So despite the "sky is falling ZOMFG!" articles that I'm half convinced is being encouraged by Ballmer trying to burn MSFT to the ground by forcing them to become Apple (like folks are gonna pay $1000+ for walled Windows gardens, not likely fat boy) PCs aren't going anywhere, now that the bubble is burst folks will just be going back to the 5-7 year cycle. if anything not only have I not met a single person that is "getting rid of the PC" (and since I'm supplementing my PC work with home theater I'd have plenty of opportunities) but its the opposite, even the kids have their own PCs, they have PCs up the ying yang...which is of course why they aren't buying as many, because that 6 year old Pentium D or first gen Athlon X2 still surfs the web just fine,runs Win 7 just fine,so why fix what I ain't broke?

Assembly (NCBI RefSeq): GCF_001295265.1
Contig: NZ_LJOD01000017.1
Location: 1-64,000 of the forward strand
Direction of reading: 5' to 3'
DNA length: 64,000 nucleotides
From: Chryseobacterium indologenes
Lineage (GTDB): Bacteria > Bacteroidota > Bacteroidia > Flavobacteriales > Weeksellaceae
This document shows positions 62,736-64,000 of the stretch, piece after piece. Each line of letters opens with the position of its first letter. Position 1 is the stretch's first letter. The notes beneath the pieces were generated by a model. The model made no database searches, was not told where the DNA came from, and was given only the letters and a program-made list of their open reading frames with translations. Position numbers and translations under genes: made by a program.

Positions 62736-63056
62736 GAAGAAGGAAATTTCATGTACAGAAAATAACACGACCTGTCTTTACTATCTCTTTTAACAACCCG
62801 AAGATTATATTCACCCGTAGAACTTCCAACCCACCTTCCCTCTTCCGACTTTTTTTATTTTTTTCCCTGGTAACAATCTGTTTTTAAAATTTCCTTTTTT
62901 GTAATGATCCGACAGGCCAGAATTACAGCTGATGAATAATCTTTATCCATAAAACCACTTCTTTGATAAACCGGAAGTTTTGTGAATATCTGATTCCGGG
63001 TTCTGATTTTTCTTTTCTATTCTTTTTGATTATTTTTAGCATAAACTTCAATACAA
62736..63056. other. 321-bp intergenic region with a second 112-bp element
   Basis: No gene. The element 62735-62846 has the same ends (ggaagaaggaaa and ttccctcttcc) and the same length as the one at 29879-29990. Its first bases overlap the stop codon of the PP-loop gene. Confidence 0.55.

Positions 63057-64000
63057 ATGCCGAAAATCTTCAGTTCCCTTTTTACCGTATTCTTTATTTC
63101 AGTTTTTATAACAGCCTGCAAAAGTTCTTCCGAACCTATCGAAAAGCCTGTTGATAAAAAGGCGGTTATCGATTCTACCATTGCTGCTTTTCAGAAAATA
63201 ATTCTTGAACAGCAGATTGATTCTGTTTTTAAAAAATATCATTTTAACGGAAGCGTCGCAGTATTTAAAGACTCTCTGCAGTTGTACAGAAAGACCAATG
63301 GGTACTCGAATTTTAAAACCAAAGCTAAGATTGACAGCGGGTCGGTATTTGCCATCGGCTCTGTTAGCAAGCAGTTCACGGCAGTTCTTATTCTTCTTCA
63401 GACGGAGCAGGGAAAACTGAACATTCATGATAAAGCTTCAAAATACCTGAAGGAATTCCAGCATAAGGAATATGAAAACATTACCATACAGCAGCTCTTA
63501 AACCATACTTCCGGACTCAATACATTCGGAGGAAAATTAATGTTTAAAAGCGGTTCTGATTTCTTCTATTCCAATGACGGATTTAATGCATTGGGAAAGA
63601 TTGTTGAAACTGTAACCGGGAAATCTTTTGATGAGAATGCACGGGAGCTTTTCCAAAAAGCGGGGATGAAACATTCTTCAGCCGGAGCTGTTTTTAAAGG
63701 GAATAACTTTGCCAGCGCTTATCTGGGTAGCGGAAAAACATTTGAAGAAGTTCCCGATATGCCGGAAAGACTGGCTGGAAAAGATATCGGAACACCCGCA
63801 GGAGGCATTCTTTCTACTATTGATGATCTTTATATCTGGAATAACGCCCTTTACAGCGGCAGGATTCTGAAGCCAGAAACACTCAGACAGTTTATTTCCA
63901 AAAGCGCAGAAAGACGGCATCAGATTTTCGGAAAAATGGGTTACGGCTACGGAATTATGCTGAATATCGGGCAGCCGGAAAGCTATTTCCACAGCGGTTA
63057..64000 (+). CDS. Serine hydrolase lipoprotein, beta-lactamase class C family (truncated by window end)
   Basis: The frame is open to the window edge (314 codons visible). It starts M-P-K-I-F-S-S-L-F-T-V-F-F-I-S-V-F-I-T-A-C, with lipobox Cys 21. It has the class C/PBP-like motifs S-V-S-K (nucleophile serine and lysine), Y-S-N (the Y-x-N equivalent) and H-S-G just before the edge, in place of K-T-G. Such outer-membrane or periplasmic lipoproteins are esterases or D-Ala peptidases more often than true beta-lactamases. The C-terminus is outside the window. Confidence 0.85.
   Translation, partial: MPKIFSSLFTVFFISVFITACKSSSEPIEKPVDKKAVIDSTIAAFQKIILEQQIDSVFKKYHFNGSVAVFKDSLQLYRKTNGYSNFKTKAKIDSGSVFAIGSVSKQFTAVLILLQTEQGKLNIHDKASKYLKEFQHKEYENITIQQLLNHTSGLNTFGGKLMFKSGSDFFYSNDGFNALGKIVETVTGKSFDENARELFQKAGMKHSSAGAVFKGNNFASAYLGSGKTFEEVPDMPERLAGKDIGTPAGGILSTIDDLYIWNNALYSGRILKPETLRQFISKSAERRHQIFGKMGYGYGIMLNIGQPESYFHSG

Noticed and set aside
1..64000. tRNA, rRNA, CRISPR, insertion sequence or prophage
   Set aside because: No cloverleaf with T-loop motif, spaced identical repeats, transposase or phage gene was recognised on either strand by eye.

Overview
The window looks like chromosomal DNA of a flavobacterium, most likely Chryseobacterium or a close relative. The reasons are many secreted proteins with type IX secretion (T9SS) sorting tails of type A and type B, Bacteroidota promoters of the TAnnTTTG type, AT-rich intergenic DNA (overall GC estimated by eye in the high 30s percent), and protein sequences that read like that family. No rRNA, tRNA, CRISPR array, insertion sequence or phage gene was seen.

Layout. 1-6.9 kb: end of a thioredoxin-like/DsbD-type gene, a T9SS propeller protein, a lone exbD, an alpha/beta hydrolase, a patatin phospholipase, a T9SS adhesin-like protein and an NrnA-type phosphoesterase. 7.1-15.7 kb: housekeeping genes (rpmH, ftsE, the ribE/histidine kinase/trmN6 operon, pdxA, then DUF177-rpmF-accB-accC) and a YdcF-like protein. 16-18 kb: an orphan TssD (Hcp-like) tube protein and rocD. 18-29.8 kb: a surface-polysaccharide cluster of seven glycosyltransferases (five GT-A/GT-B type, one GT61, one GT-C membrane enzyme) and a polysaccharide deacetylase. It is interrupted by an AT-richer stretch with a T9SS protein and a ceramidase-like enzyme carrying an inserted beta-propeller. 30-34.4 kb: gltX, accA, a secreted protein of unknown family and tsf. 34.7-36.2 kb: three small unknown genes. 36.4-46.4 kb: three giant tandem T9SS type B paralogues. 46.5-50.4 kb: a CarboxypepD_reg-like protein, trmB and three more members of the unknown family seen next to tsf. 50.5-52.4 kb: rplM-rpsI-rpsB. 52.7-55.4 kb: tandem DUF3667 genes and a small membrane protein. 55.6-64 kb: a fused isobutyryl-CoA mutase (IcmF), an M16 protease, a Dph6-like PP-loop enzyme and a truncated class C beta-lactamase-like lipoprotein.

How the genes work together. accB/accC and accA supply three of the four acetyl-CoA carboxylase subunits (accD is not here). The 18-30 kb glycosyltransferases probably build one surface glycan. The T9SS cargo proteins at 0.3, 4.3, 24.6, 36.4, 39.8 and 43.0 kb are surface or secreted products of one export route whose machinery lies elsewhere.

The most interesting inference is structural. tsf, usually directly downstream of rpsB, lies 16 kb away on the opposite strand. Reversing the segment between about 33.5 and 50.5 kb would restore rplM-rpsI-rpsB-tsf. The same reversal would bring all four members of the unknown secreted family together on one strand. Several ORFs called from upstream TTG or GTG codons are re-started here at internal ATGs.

• Re:Whatever (Score:5, Insightful)

    by Joce640k (829181) on Thursday July 11, 2013 @10:51AM (#44250575) Homepage

    The PC is doomed, blah blah blah. All the grandma's are buying tablets. Anyone who does any real work are buying PC's or already have what they need. Nothing to see here.

    Yep. Most computer users turned out to be media consumers who a) don't need the hassle of maintaining a PC, and b) like the size/shape of tablets.

    The sky won't fall. This "fatal" decline will level off soon when everybody finally figures out which camp they're in.

  • The PC is not dead (Score:5, Insightful)

    by kimvette (919543) on Thursday July 11, 2013 @10:51AM (#44250581) Homepage Journal